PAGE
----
Posts Tagged twitter

The schizophrenic marketer

Crazy HomerSchizophrenia – noun – a severe mental disorder characterized by some, but not necessarily all, of the following features: emotional blunting, intellectual deterioration, social isolation, disorganized speech and behavior, delusions, and hallucinations ( 

Sound like anyone you know? How about us marketers? Well maybe not you, specifically, but I’d argue that many of our peers seem to be showing signs of schizophrenia. See if any of these sound familiar…

Exhibit 1: Company X wants to promote a new mission or vision or product. So they hit up Twitter with some spiffy new hashtag. At first glance Company X is ready to proclaim the short endeavor a success but then realize the only ones using the hashtag are employees. Moreover, it is the same few constantly talking among themselves, or more to the point, to themselves.

Exhibit 2: So Company X decides to give LinkedIn a try. They’re a B2B firm and they know from market research that their target segment is actively involved on LinkedIn. So what do they do? Duh, start a group. Start yet ANOTHER LinkedIn group. But this one will (of course) stand out because it has THEIR brand on it. Who *wouldn’t* want to be part of a conversation sponsored by their brand. Knock knock, it’s reality. Please come on back.

Exhibit 3: My favorite still is the Facebook promotion. Company X starts promoting a Facebook page. “Like” them and earn a chance at a winning some prize, or get a 5% discount on your next order. I’m probably in the minority, but my loyalty or endorsement has to be worth more than that. And even if it’s not worth more, human nature is to assume that it is. Now as for the “like” sluts out there (you know who you are), does Company X really even want those endorsements? The “like” button has become a hyper-inflationary currency. Marketers can’t print it fast enough, and the more they print the less valuable it becomes.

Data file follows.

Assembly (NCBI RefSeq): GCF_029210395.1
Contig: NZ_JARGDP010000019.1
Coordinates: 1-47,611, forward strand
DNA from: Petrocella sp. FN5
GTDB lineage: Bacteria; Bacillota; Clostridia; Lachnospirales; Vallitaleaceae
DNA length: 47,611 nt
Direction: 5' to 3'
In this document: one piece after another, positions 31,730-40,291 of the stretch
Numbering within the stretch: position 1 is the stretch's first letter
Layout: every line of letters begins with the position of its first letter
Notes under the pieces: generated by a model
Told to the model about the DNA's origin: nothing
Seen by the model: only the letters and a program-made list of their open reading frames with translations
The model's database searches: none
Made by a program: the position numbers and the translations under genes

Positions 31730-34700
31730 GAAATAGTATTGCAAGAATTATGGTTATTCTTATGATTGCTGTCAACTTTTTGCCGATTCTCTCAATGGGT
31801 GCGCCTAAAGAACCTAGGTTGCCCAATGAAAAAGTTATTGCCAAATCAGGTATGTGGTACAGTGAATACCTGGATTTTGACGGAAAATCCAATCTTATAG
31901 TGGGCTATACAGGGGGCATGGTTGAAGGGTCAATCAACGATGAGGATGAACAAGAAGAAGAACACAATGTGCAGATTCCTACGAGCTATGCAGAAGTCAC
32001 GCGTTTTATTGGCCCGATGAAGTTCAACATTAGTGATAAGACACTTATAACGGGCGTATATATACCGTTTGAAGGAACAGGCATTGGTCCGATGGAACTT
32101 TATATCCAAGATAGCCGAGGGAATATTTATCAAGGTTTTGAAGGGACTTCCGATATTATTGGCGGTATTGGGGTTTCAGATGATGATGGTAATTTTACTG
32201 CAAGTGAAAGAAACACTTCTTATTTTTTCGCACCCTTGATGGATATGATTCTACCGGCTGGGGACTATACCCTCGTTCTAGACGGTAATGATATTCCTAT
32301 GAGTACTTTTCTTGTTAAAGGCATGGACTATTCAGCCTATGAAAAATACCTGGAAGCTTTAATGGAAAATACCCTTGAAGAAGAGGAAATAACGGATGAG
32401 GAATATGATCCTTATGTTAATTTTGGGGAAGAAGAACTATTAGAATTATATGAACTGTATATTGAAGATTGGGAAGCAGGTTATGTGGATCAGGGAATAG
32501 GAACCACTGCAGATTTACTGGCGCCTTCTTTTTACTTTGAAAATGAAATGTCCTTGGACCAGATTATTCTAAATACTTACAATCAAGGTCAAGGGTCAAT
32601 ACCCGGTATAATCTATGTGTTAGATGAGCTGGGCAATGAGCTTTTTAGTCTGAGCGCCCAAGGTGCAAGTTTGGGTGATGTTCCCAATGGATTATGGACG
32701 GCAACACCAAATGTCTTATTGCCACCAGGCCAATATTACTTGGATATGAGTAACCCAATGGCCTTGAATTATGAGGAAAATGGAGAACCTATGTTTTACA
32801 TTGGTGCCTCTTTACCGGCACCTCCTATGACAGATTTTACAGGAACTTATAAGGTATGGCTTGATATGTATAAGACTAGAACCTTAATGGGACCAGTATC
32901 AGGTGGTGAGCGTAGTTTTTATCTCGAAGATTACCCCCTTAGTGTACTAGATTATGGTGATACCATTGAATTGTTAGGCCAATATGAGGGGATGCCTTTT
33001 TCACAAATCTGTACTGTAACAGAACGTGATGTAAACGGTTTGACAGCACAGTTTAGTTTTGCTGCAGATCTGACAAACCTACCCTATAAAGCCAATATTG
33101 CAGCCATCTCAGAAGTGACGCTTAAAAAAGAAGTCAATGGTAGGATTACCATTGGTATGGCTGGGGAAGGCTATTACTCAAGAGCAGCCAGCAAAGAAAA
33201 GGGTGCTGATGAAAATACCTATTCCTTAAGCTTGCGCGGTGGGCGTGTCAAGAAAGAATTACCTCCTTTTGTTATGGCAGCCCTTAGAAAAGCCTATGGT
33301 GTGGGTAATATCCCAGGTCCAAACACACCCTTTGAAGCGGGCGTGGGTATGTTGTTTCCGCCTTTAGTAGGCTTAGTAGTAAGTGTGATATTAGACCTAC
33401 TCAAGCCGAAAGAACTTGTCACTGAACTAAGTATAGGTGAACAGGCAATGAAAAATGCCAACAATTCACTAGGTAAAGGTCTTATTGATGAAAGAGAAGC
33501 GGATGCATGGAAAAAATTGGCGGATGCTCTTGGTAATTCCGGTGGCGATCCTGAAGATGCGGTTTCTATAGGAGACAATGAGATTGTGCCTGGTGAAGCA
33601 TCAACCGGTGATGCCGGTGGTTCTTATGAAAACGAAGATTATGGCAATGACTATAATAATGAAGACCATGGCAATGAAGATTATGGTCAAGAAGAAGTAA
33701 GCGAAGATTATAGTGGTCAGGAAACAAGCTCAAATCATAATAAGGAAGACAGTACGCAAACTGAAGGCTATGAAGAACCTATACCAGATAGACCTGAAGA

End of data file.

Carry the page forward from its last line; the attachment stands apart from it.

So my dear marketers – I beseech you to do the following…

1) Stop talking to yourselves out loud. Frankly, it’s weird and uncomfortable.

2) Stop assuming that the conversations you start are necessarily going to be the most relevant.

3) Don’t act so desperate. It’s not becoming and certainly isn’t going to drive customer loyalty.

Instead – be sincere. Go to where the conversations are already taking place. And for goodness sake, you don’t have to do all the talking. Listening from time to time may also be helpful.


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Kathy Sierra: Pixie Dust & The Mountain of Mediocrity

Kathy Sierra: Pixie Dust & The Mountain of Mediocrity

I never understood how any of this made sense, given that very little of what I see “brands” (or their human spokestweeters) do on social media is changing the fundamental nature of how users interact with their products. “But that is not the point! It is about being human!”. Nope, I still don’t get it. Why would anyone want to compete on *that*? It felt fragile to be in essentially a marketing arms-race of who-is-the-most-engaging-social-media rock star. What does that really have to do with what users do with the product?

A nice companion read to Kris’ Going beyond the sizzle (of technology marketing).